My position on Kouko is basically unchanged – she needs to get her own house in way, way better order before she should be sharing it with anyone. But Banri, for all that he has some good excuses, is really making a meal of all this. For one thing he should have stood up for himself and told Kouko whether he worked or not was none of her damn business – but ever since his bold confession, there hasn’t been a whole lot of spine from him where Kouko’s concerned. Worse still, even he knows there’s a huge problem here – he still loves Linda and wants to be with her, and that’s a major reason he puts up so good-naturedly with Kouko’s clinging, possessiveness and appalling rudeness towards Oka. But being a doormat when he’s with her and lying about what he does when he’s not is about the worst way of handling the issue.
Here’s the thing for me, though – worse though it may be, it’s pretty typical behavior for a college guy. And while Linda is superficially – and probably actually – the most mature of the three, she’s in full-avoidance mode when it comes to she and Banri confronting their feelings. That’s a huge mess, too, make no mistake, even leaving off the Kouko factor. Linda continues to be in the weird space where on the ground, she feels very much like the main girl – her scenes with Banri are by far the most powerful in the series and there’s far more of an established bond between them – but the overall presentation of the show barely acknowledges her existence. At least she managed to pop up in the preview this week, which is rare – the trend has been for her to be AWOL even if she was going to dominate the following episode.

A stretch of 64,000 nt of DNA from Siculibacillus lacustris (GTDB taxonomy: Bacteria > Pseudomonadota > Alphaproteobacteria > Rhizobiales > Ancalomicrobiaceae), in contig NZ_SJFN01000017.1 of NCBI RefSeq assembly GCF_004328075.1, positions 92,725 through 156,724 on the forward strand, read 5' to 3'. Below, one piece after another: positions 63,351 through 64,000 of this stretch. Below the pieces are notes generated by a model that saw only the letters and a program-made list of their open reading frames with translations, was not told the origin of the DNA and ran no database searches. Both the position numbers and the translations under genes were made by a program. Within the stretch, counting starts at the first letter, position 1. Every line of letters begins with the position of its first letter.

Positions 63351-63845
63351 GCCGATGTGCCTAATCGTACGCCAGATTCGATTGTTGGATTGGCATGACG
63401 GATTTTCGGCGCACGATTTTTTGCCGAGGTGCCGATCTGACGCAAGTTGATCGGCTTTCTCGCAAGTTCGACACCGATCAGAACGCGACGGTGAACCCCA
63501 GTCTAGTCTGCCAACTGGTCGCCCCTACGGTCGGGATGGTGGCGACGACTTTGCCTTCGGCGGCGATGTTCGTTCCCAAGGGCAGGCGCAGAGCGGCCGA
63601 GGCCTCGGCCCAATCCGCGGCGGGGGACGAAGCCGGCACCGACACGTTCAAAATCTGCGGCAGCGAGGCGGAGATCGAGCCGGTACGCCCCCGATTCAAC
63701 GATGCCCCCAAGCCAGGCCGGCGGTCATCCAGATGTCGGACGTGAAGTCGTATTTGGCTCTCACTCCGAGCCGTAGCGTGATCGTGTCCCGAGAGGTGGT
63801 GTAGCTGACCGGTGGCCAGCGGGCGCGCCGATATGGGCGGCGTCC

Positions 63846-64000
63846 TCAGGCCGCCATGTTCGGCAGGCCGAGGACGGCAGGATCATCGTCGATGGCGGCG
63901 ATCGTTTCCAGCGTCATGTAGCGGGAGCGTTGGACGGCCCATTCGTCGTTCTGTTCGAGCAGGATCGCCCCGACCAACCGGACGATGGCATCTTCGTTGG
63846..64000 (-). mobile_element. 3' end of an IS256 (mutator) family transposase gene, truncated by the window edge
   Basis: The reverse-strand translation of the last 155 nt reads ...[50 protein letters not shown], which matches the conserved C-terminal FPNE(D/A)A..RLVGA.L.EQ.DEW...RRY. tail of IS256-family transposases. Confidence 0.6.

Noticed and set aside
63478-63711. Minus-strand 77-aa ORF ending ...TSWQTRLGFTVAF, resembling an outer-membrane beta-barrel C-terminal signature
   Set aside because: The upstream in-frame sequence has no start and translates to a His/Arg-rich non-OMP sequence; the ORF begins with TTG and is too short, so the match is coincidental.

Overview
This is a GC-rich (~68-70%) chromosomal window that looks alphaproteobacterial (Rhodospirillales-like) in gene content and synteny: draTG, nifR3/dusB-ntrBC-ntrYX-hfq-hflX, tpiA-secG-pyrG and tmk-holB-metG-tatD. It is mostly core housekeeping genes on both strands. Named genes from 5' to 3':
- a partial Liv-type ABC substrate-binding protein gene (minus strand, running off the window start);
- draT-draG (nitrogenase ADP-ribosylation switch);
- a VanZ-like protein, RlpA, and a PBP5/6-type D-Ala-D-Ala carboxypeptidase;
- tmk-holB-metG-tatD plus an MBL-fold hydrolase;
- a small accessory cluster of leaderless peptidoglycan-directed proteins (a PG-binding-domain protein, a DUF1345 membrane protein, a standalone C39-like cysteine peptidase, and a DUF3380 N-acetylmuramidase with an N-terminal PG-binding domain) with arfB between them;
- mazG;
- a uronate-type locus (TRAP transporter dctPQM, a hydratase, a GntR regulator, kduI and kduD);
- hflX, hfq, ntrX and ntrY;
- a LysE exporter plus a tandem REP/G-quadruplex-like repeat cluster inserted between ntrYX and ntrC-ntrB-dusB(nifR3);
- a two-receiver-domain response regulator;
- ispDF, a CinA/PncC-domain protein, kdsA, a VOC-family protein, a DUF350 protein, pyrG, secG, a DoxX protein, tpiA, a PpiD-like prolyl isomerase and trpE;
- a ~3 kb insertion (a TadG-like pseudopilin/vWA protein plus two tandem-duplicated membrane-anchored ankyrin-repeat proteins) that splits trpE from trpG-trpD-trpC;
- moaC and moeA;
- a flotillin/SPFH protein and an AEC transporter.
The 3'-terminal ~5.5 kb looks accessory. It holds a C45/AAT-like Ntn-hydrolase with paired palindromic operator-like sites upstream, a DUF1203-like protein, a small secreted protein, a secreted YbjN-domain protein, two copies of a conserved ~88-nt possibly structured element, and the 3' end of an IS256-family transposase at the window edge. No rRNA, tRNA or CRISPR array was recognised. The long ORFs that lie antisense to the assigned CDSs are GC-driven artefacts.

As for the sex-trip sempai and job hijinks that made up the rest of the episode, they were – as the humor in GT normally is – hit-and-miss. I like Nana’s character and she usually manages to bring a nice edge to her scenes, but the whole business with the party fell pretty flat. There seems to be a recurring homophobia to this show which is a bit off-putting (though hardly unusual in anime) but I just don’t generally find this series to be at its best when it’s playing for broad comedy. There is a point to it, though, which is that because Nana never told Banri that Linda would be working the same job she recruited he and Yana for (I suspect quite calculatingly on her part) he’s now spending time with Linda and lying to Kouko about it. Linda undeniably looks great in that devil uniform, but there’s going to be big trouble because of this party, you can bet on that. The problem from a narrative standpoint is that Kouko and Banri could have a huge fight and break up and right now, it seems as if that would be the best thing for both of them – and we haven’t really been given any reason to think otherwise.